David Cameron is the UK Prime Minister whom we can blame for the Brexit mess. Why? Because he set the referendum in motion and was so sure "remain" would win that he didn't consider the consequences of a "leave" vote. He didn't set provision for a second referendum to confirm Britons' desire for whatever deal the EU agreed to and laid the foundation for years of frustration and anxiety that might soon come to an end, only to lead to more uncertainty as the consequences of leaving kick in. For there was no plan for how to leave, and still isn't. Only an intent.
In the wake of Canada's October election, with no Federal Government representation in either Saskatchewan or Alberta, some western Canadians are feeling left out and abandoned by what they see as a Federal government hostile to their dire economic plight. A few have even started talking about WEXIT. This sentiment is concentrated in Alberta where they believe that all four western provinces will want to separate with them. Most serious and sitting western politicians have not jumped on that bandwagon but Alberta's Premier, Jason Kenny, decided to be the first to fan the fires of separatism with a speech to his fellow conservatives. Opening with a remark about his democratic duty to defend Alberta he then listed a number of items that he thinks will do just that. An Alberta Pension Plan - separate from the Canadian Pension Plan. An Alberta Provincial Police Force - replacing the Royal Canadian Mounted Police as the rural police force in the province. A Provincial Constitution - presumably different from the Canadian Constitution but he did not specify how. Enacting a law allowing Albertans to petition for and hold provincial referenda. Only the last two have any bearing on Alberta separating from Canada. The first two would just make it technically easier if they happened before any political rupture. What the four items will do is make Alberta superficially more like Quebec. Albertans will have to decide what sort of constitution they want, which may be contentious enough but the real potential for trouble lies in the ability to hold referendums. His argument that Alberta needs these things seems to be based on the flight of capital out of Alberta that he blames on Federal Government policies.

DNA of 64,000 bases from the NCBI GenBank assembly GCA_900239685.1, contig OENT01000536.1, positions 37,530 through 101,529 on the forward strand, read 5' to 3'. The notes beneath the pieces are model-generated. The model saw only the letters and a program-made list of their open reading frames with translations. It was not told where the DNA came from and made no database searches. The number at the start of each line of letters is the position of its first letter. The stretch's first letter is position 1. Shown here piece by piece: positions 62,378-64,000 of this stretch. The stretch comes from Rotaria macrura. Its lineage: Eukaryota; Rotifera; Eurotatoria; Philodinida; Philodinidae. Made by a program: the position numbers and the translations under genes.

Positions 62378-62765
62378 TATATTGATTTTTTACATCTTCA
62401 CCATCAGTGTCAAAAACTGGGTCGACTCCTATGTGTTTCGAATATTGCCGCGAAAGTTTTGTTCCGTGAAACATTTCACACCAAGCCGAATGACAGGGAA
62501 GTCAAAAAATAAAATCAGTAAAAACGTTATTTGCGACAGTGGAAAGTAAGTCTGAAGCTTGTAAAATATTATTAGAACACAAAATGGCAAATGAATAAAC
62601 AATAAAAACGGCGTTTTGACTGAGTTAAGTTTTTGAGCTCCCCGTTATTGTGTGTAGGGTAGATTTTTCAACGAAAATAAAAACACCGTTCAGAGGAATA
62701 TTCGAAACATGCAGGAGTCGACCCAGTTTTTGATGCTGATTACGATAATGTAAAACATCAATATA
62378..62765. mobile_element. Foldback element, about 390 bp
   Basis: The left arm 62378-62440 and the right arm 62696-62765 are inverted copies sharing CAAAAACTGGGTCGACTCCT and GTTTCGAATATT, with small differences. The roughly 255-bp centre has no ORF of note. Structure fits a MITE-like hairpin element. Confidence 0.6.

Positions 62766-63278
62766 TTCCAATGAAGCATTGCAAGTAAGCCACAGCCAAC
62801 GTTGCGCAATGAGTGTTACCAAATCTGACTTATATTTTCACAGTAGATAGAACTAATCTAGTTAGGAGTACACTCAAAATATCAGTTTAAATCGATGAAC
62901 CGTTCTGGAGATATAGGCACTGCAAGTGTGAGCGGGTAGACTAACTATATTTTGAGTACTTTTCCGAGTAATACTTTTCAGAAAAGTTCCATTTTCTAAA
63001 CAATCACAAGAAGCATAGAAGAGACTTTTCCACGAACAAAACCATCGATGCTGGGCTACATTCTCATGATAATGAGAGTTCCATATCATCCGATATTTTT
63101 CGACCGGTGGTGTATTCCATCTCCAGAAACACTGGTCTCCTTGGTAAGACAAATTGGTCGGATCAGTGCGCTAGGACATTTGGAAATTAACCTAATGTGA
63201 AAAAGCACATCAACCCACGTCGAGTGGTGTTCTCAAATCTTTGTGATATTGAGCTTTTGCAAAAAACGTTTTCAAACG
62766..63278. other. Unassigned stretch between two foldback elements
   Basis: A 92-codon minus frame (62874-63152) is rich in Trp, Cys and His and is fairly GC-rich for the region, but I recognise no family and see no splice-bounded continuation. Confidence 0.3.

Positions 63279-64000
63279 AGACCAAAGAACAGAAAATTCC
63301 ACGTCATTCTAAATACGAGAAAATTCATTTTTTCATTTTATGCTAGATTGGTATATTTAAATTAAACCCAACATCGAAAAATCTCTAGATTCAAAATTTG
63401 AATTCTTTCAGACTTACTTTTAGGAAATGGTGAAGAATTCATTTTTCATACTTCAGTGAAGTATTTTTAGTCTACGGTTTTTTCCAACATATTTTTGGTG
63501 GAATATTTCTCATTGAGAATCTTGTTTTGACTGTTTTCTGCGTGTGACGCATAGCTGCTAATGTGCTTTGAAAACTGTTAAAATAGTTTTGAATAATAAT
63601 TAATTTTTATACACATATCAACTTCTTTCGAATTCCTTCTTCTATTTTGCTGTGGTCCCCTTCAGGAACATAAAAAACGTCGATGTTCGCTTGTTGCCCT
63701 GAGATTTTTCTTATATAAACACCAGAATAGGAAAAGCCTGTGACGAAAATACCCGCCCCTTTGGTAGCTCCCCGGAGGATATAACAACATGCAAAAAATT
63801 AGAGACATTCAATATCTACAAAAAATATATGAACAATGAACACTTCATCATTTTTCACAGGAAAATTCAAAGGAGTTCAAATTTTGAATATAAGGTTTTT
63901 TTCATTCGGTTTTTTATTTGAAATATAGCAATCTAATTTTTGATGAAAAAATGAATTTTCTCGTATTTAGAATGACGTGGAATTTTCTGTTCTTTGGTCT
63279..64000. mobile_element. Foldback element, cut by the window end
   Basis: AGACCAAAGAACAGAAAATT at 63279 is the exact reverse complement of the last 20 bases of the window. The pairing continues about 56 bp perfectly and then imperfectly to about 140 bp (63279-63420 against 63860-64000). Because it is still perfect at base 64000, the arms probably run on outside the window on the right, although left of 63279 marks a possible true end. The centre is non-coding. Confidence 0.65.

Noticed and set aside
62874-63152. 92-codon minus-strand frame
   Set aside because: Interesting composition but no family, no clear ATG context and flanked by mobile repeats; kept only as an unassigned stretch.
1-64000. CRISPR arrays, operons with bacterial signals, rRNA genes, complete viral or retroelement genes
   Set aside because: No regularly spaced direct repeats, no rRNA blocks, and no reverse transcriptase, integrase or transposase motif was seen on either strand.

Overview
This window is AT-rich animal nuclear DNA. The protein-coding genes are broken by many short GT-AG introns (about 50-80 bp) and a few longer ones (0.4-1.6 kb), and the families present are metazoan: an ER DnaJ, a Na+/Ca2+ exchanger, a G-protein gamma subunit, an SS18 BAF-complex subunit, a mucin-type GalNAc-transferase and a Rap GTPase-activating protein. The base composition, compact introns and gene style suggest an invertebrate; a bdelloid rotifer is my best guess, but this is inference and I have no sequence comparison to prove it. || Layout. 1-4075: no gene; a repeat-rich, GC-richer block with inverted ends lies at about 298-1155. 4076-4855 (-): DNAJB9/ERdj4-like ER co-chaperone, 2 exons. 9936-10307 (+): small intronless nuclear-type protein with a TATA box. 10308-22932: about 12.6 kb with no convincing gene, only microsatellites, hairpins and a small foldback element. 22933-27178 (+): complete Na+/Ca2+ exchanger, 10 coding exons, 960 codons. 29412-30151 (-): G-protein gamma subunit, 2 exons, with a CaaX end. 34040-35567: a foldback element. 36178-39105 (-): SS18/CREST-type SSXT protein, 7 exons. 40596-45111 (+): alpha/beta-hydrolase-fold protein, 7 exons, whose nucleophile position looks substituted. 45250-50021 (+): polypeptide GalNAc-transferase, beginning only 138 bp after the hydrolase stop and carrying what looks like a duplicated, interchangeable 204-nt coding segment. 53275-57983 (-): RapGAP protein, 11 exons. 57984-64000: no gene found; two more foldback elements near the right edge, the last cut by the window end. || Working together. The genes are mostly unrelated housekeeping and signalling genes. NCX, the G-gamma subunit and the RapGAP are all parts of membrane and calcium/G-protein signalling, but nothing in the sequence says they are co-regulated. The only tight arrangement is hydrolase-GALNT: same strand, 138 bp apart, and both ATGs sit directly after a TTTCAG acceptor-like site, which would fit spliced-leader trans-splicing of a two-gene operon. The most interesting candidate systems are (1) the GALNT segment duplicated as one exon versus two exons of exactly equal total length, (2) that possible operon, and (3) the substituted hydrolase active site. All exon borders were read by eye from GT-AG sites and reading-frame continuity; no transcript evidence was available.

Some people think referenda are the ultimate expression of Democracy and promote them as the way to settle important questions of the day. Done properly perhaps they can be the fine instrument some believe they are. Problems creep in when fallible human beings acting as politicians write vague or even deliberately misleading questions. Results that are not clear become a Rorschach test for even more politicians to spin to their own ends. The referendum campaigns are ripe targets for foreign interference through social media. They are difficult to get right and the consequences of getting them wrong are serious.
JK's seeming desire to make Alberta more like Quebec ignores the high price Quebec (and Canada) paid for the decades long flirtation with separation. Quebec's economy went from leading Canada to a laggard, as capital and people fled the province out of concern they would one day wake up in a different country. Canada's currency was consistently undervalued, making all imports more expensive. Canada's interest rates were higher due to the uncertainty of the integrity of the nation, making all loans more expensive for everyone. Quebec and Canada paid a high price for that existential debate even though separation never actually passed on a referendum and never actually occurred.
Quebec played with matches and all of Canada got burned for nothing. David Cameron played with matches and they blew up in Britain's face. Jason Kenny just pulled a box of matches out of his pocket and is inviting people to strike. He is irresponsible and small in his vision of his duty to Albertans.